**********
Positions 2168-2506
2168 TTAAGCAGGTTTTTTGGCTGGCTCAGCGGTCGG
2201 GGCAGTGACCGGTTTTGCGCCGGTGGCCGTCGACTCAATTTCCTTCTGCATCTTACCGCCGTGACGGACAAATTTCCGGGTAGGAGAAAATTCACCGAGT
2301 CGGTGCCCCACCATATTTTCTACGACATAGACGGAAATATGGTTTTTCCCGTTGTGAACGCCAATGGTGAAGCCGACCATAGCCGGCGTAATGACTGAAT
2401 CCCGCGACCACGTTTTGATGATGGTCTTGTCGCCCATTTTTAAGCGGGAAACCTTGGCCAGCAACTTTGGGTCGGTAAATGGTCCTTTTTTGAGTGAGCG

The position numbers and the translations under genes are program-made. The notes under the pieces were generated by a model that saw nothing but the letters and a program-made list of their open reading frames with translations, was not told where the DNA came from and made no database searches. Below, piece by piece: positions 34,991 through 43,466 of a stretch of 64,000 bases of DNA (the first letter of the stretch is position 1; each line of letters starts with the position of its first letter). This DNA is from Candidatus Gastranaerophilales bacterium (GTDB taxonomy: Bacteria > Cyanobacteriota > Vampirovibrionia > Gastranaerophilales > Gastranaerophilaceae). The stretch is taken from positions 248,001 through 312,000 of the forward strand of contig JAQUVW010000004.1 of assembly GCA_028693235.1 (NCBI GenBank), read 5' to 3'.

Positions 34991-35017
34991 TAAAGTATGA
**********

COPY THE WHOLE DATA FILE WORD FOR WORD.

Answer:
Positions 2168-2506
2168 TTAAGCAGGTTTTTTGGCTGGCTCAGCGGTCGG
2201 GGCAGTGACCGGTTTTGCGCCGGTGGCCGTCGACTCAATTTCCTTCTGCATCTTACCGCCGTGACGGACAAATTTCCGGGTAGGAGAAAATTCACCGAGT
2301 CGGTGCCCCACCATATTTTCTACGACATAGACGGAAATATGGTTTTTCCCGTTGTGAACGCCAATGGTGAAGCCGACCATAGCCGGCGTAATGACTGAAT
2401 CCCGCGACCACGTTTTGATGATGGTCTTGTCGCCCATTTTTAAGCGGGAAACCTTGGCCAGCAACTTTGGGTCGGTAAATGGTCCTTTTTTGAGTGAGCG

The position numbers and the translations under genes are program-made. The notes under the pieces were generated by a model that saw nothing but the letters and a program-made list of their open reading frames with translations, was not told where the DNA came from and made no database searches. Below, piece by piece: positions 34,991 through 43,466 of a stretch of 64,000 bases of DNA (the first letter of the stretch is position 1; each line of letters starts with the position of its first letter). This DNA is from Candidatus Gastranaerophilales bacterium (GTDB taxonomy: Bacteria > Cyanobacteriota > Vampirovibrionia > Gastranaerophilales > Gastranaerophilaceae). The stretch is taken from positions 248,001 through 312,000 of the forward strand of contig JAQUVW010000004.1 of assembly GCA_028693235.1 (NCBI GenBank), read 5' to 3'.

Positions 34991-35017
34991 TAAAGTATGA